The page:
Last night, I noticed that Aerin’s tongue was green.
Okay, so it wasn’t that bad. She has always had a white patch on her tongue, which is common in many babies due to their milk/forumla-only diet. But last night, when she happily stuck her tongue out at me during her bath, I noticed that the white patch had taken on a green tinge.
It didn’t seem to be bothering her so I did not feel it warranted a visit to the ER. But I did take her to the doctor first thing this morning to have it checked out, and my suspicions were confirmed: Aerin has thrush.
If you can remember, Claire had a stubborn case of thrush when she was young. In fact, recurring thrush and mastitis infections is the reason I quit breastfeeding her, because it physically became too painful to a point where I was not able to properly take care of her.
For once, I was extremely happy that I am no longer breastfeeding Aerin. Thrush, which is essentially a yeast infection, can be passed from mouth to boob — back and forth — which is what kept happening with me and Claire. And while the pain level from a breast thrush infection varies with each woman, it is extremely painful for most, and in my case, it literally felt like razor blades ripping through my breasts for up to 2 hours after each feeding session.
At its worst, I could not do anything aside from being curled up in a ball of agony with tears streaming down my face. It had also made my holding Claire practically impossible, because every time that anything brushed against my breasts, the pain would start up again.
And that’s when I had decided to quit breastfeeding — because personally, my being able to hold my own child and tend to her needs is more important than any added benefit of breastmilk over formula.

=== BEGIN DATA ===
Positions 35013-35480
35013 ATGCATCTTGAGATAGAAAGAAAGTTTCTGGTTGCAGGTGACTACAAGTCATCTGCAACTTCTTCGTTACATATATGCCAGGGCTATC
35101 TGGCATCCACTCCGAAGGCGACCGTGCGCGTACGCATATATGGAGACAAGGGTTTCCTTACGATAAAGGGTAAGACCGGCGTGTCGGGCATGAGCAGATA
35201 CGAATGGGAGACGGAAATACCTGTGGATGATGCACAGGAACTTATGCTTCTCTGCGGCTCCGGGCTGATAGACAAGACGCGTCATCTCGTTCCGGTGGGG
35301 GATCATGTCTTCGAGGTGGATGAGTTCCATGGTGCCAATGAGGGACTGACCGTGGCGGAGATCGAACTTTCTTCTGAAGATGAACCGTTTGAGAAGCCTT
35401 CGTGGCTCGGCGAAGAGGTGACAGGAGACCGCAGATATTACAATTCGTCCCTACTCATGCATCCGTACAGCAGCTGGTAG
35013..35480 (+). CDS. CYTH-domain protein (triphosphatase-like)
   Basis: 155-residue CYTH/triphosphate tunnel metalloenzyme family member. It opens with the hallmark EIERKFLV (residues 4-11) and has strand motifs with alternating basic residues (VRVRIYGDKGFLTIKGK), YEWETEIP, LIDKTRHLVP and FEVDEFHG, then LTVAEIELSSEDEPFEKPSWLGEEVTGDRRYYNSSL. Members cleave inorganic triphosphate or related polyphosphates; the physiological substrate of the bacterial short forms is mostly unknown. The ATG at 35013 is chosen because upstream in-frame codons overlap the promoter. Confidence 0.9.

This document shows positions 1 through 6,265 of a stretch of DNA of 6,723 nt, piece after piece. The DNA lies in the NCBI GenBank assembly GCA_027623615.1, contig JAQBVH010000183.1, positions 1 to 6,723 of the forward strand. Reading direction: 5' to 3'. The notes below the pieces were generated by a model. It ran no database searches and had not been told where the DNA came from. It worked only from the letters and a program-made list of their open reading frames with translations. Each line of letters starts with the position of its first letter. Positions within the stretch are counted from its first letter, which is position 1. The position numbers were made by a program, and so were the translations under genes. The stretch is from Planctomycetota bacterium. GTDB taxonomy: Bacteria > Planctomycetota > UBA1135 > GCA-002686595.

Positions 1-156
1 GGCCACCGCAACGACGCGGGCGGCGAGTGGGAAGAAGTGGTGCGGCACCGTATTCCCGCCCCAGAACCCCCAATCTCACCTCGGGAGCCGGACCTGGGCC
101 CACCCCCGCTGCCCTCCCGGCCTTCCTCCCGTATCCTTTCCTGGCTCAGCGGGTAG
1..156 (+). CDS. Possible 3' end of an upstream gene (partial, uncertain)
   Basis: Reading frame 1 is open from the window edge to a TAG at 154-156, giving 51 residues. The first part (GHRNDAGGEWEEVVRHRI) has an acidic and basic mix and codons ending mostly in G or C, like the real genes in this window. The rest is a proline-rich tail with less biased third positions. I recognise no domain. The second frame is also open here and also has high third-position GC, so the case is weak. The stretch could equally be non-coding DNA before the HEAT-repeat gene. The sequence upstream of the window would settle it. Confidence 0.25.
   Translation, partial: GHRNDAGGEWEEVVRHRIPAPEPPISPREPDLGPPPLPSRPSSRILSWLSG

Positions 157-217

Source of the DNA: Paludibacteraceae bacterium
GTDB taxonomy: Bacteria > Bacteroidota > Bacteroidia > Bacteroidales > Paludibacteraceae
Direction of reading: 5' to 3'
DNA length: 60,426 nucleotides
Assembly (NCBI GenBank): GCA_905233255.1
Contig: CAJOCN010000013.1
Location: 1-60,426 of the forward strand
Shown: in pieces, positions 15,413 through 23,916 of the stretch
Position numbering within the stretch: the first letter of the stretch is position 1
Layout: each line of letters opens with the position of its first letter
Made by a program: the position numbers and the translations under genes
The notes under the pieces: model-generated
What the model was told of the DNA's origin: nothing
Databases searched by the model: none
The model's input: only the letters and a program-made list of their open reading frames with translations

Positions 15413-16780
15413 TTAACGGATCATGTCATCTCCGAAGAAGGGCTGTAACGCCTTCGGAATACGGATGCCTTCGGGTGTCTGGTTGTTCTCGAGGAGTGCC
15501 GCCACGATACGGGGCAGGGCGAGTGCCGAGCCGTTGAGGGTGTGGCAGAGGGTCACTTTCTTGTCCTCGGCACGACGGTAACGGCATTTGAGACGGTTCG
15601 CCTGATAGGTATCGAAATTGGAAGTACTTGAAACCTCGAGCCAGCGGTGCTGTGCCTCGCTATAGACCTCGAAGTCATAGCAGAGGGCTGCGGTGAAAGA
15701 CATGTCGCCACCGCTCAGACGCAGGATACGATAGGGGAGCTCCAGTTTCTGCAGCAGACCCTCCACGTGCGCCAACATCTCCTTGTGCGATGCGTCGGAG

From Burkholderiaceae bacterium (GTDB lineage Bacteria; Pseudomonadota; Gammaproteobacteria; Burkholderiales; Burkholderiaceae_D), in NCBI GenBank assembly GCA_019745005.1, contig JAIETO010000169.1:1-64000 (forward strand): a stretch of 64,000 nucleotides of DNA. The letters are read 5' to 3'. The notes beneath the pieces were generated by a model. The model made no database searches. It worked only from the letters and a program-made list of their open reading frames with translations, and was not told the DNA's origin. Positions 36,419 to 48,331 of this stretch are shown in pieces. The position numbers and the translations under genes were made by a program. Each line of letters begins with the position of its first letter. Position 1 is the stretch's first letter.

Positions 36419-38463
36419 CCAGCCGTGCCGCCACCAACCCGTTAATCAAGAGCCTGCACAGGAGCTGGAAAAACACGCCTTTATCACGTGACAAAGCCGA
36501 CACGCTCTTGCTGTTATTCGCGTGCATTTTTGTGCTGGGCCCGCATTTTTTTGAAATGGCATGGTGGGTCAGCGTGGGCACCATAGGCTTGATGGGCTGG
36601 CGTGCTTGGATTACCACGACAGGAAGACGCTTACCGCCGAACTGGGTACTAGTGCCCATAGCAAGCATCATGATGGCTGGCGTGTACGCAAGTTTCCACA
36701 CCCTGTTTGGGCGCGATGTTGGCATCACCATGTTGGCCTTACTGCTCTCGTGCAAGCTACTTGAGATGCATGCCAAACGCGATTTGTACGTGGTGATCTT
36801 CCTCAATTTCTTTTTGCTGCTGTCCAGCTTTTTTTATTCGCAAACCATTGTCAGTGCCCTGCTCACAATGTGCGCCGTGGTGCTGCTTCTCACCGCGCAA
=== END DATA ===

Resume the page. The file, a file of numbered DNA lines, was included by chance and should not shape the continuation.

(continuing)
These painful memories all came rushing back to me as the doctor gave us the diagnosis. He said that the infection wasn’t bad, especially since it was localized only to the tongue (thrush tends to spread to the inside of the cheeks, gums, and even the diaper area) and didn’t seem to be bothering Aerin at all.
As for the green color? He told me, “Fungus comes in all colors.”
The first line of attack against oral thrush is nystatin, which we will administer to Aerin three times a day for 2-3 weeks. The problem with nystatin is that it is only effective in about half of all thrush cases. We had been in the unlucky half with Claire, so we had tried yogurt and grapefruit seed extract before finally turning to gentian violet. (Remember Claire’s purple lips and my purple breastmilk?)
I’m keeping my fingers crossed that nystatin will work for Aerin. If not, we will go straight to gentian violet.
Perhaps the most annoying thing about thrush — aside from the pain for the mom — is that we need to disinfect everything that comes in contact with the baby’s mouth during the course of treatment. So, as we have done in the past, we will be boiling everything after each use, and then discarding them and getting new items once the infection is gone.
It’s been a tiring morning. Let’s hope that we can beat this infection quickly and effectively.